With four seniors at the guard position entering the 2013-14 campaign, the Memphis Tigers will have some holes to fill with their 2014 recruiting class. Junior college prospects can help in this regard, as they possess more game experience than the standard recruit and therefore could be better equipped to help a program immediately.
On Saturday Josh Pastner’s program received a verbal commitment from a third junior college prospect, as 6-foot-3 guard Avery Woodson made his pledge to the American Athletic Conference school. Woodson, who redshirted at Southeast Louisiana last season before making the move to East Mississippi CC, is a native of Waynesboro, Miss. who was also considering Boise State, Murray State and Southern Miss.
“Coach (Josh) Pastner says I’m a player,” Woodson told John Martin of the Memphis Commercial-Appeal a couple days before making his decision. “He said I’ll be able to play anywhere with the rest of the guards and that he wouldn’t just stick me in the corner to shoot.”
Woodson joins forwards Trahson Burrell and Chris Hawkins as junior college players who have committed to Memphis for next season, with guard Dominic Magee being the fourth verbal commitment in the 2014 recruiting class. Memphis loses Missouri transfer Michael Dixon Jr., Chris Crawford, Joe Jackson and Geron Johnson at the guard spots at the conclusion of the 2013-14 campaign.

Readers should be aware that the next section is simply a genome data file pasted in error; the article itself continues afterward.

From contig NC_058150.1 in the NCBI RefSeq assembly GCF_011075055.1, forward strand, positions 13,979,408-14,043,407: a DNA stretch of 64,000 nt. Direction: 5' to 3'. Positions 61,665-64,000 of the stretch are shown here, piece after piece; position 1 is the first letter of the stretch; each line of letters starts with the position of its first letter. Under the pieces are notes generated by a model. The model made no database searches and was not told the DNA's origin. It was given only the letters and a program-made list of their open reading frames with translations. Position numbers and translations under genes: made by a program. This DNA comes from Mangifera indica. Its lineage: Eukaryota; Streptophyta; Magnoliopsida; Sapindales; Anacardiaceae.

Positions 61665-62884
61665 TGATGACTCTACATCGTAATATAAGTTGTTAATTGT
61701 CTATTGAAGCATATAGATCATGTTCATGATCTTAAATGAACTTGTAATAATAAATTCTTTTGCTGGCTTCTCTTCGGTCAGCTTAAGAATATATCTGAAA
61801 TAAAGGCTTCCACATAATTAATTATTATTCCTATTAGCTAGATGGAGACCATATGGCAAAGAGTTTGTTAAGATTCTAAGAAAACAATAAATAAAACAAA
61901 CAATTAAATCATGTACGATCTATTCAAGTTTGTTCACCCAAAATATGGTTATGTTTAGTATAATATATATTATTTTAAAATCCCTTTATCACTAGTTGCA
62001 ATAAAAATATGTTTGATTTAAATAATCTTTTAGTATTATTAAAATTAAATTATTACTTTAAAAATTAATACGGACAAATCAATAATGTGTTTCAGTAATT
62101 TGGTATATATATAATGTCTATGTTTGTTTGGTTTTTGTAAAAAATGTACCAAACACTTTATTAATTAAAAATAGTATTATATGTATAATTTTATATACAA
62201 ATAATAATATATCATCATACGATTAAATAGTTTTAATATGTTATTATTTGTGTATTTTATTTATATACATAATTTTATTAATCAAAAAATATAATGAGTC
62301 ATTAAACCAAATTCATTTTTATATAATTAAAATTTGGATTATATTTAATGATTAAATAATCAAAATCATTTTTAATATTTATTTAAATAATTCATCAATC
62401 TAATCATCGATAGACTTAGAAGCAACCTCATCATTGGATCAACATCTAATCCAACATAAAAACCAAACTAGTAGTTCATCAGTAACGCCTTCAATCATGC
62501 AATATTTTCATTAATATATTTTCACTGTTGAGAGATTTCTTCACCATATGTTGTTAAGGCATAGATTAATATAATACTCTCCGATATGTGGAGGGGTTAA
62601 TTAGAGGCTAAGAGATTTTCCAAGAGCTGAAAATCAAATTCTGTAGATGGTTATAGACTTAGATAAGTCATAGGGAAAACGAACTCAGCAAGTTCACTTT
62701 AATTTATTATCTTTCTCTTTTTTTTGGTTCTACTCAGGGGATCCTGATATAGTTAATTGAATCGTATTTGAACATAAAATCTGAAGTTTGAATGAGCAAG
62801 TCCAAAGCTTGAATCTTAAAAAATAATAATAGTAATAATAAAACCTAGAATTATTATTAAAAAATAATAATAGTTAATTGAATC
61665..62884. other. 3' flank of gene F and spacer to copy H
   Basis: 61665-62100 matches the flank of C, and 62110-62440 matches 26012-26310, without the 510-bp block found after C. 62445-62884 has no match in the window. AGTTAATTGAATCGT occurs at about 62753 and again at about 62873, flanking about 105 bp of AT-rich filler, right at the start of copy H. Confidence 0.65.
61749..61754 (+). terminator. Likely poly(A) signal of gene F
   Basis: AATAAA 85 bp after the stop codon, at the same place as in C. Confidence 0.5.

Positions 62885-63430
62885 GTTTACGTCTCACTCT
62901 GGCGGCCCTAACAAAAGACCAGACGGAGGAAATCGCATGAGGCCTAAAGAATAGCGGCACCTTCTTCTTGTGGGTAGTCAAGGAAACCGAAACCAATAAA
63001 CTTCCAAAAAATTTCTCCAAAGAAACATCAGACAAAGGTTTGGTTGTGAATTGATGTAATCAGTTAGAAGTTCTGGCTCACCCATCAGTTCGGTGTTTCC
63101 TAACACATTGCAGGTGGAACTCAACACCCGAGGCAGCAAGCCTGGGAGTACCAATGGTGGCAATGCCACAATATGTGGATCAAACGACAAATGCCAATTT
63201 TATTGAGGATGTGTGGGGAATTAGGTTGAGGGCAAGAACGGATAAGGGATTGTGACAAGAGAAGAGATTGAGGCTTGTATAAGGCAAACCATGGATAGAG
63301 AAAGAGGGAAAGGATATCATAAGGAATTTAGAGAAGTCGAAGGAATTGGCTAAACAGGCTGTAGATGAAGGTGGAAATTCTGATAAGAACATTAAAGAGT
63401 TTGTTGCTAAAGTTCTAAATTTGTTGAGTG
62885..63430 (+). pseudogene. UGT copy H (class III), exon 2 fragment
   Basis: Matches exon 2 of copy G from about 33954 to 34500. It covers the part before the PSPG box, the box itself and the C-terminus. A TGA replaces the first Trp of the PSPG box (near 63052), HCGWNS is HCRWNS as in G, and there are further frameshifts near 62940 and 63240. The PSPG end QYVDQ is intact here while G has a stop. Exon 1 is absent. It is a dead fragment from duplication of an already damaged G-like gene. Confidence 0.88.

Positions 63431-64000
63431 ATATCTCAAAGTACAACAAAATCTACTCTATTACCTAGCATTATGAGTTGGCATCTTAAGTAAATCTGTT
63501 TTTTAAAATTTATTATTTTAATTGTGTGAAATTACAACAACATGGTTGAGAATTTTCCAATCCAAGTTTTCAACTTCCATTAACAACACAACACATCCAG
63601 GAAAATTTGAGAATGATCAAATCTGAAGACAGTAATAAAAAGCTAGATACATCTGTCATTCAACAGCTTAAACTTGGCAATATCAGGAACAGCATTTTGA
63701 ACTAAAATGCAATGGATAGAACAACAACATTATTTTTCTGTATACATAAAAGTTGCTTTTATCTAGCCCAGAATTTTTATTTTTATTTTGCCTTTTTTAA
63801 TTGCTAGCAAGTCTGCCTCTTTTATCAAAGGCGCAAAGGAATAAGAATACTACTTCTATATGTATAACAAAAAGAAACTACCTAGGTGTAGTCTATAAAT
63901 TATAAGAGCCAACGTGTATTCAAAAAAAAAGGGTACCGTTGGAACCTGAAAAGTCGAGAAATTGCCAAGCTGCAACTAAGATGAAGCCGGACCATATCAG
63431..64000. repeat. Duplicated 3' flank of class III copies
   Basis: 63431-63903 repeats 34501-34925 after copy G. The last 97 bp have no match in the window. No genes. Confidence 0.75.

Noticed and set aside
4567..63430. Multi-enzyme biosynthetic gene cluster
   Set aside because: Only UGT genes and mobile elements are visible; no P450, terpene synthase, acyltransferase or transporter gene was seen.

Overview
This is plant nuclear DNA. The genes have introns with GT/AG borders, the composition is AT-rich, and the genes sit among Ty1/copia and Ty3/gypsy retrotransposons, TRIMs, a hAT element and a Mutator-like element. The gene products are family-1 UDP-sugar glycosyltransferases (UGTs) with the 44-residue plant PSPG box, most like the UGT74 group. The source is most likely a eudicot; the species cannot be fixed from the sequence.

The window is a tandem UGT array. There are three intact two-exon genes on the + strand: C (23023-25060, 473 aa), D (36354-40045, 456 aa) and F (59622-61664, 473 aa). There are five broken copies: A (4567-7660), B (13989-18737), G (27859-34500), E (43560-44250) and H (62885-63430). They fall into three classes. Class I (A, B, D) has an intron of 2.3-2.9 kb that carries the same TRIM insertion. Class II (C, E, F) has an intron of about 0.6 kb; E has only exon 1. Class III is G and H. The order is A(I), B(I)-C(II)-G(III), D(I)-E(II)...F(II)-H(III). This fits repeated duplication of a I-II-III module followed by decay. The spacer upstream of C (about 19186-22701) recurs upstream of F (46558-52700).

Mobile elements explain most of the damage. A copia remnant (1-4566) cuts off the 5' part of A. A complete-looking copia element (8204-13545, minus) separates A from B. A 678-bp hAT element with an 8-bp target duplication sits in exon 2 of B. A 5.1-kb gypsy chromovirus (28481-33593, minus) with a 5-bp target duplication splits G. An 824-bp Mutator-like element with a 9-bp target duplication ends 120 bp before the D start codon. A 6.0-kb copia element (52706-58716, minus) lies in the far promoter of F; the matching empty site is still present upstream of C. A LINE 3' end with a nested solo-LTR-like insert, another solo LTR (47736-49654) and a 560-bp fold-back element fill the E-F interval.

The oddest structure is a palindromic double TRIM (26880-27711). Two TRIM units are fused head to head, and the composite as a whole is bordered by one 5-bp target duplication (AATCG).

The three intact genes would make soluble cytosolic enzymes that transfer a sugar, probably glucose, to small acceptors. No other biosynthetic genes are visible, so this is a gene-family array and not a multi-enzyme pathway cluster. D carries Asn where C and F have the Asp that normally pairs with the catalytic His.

The 6-foot-3 guard averaged 10.3 points per game, while shooting 42 percent from three, as a freshman. He, along with Malcolm Hill and Michael Thorne Jr., is one of three returning players who averaged double figures last season.
This could prove to be a make-or-break year for John Groce, who enters his fifth season at the helm. He guided the Illini to an NCAA Tournament in his first season, but hasn’t been back since.
The key for the Illini is health. Abrams gives them experience and leadership, but it won’t be a surprise if there’s some rust in his game after spending the past two seasons on the sideline. Having a healthy Coleman-Lands will help stabilize the backcourt, while Hill, an all-conference caliber forward, and Thorne anchor the frontcourt.
Like Alkins, Jones was a sought-after scorer. The 6-foot-4 two-guard was rated No. 69 overall in the Class of 2016 by Rivals. He picked Indiana over offers from Cal, Cincinnati, Georgetown and more than a dozen other high-major programs.
Jeter, the 6-foot-10, played in a reserve role as a freshman, averaging 1.9 points and 1.9 rebounds per game last season. He will be part of a loaded frontline that includes heralded freshmen Harry Giles and Marques Bolden, as well as redshirt senior Amile Jefferson, who returns to the lineup following a foot injury.
The greatest player in Auburn program history will honored with a statue outside of the team’s home arena.
The university announced that Charles Barkley, the Naismith Memorial Basketball Hall of Famer, will be the fourth athlete to be given a statue, joining Heisman Trophy winners Bo Jackson, Pat Sullivan and Cam Newton.
“It just means a great deal to me,” Barkley said in a statement. “Being a kid from Alabama, going to Auburn. I think everybody knows what Auburn means to me. It’s going to be pretty cool.”
Barkley, currently working as an analyst for TNT, was the SEC Player of the Year in 1984, as well as a second team All-American. He averaged 14.1 points and 9.6 rebounds per game in 84 appearances for the Tigers.